A partially cooled stream of fuel gas leaves through line 110 at the top of knock-out drum 95. In one embodiment, with valves 163 and 174 closed and valve 113 open, the stream of fuel gas in line 110 is passed through lines 160, 161 and 162. In one another embodiment where additional cooling of the fuel gas stream is required, valve 113 is closed, valves 163 and 174 are opened, and the fuel gas in line 110 is passed through line 165, valve 163, line 166, and indirect heat exchanger 170 where the stream of fuel gas is cooled below the dew point. The coolant for heat exchanger 170 is the condensate from line 149. The wet fuel gas is passed through line 171 into knock-out drum 172 where water is separated. The fuel gas is then passed through line 173, valve 174, line 175, line 162 and heat exchanger 177 where the fuel gas is cooled below the dew point. The coolant in indirect heat exchanger 177 is cold water, which enters through line 178 and leaves through line 179. The wet gas in line 180 is passed into knock-out drum 181 where water is separated. The dry fuel gas leaves through overhead line 182 and is introduced into a conventional acid-gas recovery unit 67 where sulfur-containing gases e.g. H2 S and/or COS are removed. Optionally, at least a portion of the CO2 in the gas stream may be also removed in acid-gas recovery unit 67. In one embodiment, the clean sulfur-free fuel gas in line 68 is introduced into combustor 90 by way of line 76, open valve 75, and lines 74 and 87 as previously described. The water condensate collected in the knock-out drum 95, 172, and 181 is passed respectively through lines 185 to 187; 188, 186 and 187; and 190 and 187, to a conventional water purification unit which may include an ammonia stripper. The purified condensate is then returned to the system as boiler feed water to make steam.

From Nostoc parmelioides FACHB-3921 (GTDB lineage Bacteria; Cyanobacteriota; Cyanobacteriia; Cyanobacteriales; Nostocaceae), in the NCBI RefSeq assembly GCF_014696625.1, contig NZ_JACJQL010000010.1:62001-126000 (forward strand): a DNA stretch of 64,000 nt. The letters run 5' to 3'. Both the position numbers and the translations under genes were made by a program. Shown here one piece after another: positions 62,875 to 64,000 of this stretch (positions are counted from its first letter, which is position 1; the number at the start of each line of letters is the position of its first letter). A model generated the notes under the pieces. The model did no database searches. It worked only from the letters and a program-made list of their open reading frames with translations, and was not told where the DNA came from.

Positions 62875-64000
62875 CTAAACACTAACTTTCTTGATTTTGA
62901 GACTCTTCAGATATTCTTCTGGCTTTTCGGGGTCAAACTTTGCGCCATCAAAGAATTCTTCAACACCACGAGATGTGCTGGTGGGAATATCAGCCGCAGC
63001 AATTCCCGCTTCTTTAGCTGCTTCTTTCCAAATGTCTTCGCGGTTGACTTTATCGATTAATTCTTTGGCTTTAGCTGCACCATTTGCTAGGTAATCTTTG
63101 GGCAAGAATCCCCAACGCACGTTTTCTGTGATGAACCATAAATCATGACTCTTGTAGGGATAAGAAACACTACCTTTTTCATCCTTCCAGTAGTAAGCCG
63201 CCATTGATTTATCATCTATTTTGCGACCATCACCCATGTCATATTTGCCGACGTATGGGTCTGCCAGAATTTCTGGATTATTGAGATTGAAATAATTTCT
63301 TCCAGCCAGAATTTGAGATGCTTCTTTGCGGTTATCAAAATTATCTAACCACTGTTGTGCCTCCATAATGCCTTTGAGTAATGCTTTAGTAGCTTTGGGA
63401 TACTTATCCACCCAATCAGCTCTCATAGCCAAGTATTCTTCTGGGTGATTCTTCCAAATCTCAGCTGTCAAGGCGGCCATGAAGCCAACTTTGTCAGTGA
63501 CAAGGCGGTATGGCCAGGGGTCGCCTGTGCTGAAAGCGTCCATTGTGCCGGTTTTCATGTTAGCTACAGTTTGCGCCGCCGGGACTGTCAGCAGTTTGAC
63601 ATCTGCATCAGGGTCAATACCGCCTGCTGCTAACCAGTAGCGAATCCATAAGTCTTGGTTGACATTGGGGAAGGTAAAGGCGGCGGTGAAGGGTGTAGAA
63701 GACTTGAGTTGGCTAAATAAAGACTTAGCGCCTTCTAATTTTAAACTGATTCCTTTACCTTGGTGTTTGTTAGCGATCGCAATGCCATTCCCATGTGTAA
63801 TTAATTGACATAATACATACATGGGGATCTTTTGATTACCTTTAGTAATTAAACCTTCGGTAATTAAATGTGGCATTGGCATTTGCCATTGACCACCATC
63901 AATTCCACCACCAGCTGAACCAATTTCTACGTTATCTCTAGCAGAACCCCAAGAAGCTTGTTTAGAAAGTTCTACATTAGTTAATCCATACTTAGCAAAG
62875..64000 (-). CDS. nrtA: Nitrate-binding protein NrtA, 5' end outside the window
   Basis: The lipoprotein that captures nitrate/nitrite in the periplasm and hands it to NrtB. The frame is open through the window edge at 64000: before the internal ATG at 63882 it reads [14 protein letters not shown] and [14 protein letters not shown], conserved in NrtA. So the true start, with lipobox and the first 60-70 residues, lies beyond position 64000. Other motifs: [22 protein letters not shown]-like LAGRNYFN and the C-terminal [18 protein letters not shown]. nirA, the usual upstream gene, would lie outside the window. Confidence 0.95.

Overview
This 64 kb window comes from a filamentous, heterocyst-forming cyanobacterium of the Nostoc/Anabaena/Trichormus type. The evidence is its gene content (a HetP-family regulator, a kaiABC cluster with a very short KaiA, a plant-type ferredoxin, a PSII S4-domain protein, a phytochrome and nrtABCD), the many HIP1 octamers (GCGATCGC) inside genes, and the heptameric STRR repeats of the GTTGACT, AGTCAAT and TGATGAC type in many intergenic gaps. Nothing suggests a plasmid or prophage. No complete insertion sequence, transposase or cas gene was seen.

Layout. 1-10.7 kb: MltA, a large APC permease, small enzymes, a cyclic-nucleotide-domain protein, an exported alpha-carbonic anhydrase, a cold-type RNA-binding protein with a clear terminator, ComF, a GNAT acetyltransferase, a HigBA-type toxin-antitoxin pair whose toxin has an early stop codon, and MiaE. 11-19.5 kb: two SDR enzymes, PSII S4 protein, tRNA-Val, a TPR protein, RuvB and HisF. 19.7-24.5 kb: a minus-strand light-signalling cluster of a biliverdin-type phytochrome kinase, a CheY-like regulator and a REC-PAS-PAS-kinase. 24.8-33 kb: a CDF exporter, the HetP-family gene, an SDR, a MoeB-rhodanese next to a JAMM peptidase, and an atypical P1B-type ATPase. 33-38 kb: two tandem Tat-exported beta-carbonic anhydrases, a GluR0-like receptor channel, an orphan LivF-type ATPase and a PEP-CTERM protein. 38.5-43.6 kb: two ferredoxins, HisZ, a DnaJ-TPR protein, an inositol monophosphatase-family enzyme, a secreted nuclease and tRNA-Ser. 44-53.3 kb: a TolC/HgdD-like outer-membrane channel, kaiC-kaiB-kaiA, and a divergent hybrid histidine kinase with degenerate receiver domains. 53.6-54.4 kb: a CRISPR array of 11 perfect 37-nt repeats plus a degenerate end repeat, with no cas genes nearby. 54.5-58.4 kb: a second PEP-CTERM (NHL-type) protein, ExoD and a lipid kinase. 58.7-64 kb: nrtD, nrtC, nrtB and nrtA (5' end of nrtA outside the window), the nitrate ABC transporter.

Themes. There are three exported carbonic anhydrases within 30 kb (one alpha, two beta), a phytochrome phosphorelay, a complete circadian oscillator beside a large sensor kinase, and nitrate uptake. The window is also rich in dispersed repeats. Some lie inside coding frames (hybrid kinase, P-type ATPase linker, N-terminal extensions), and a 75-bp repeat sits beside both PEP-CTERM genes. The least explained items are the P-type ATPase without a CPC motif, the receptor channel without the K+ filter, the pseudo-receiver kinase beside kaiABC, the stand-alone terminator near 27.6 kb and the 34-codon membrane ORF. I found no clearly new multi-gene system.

The process of the invention has been described generally and by examples with reference to liquid and gaseous hydrocarbonaceous and solid carbonaceous feedstocks and scrubbing fluids of particular compositions for purposes of clarity and illustration only. From the foregoing it will be apparent to those skilled in the art that various modifications of the process and the raw materials disclosed herein can be made without departure from the spirit of the invention.
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|U.S. Classification||60/775, 48/197.00R|
|International Classification||F02C3/22, F02C3/28, F02C3/30, F01K23/06|
|Cooperative Classification||Y02E20/18, F01K23/068, F02C3/28|
|European Classification||F02C3/28, F01K23/06G2|
|Dec 24, 1992||AS||Assignment|
Owner name: TEXACO INC., NEW YORK
Free format text: ASSIGNMENT OF ASSIGNORS INTEREST.;ASSIGNOR:WALLACE, PAUL S.;REEL/FRAME:006370/0992
Effective date: 19921216
|Feb 28, 1997||FPAY||Fee payment|
Year of fee payment: 4
|Feb 27, 2001||FPAY||Fee payment|
Year of fee payment: 8
|Apr 27, 2005||REMI||Maintenance fee reminder mailed|
|Oct 12, 2005||LAPS||Lapse for failure to pay maintenance fees|
|Dec 6, 2005||FP||Expired due to failure to pay maintenance fee|
Effective date: 20051012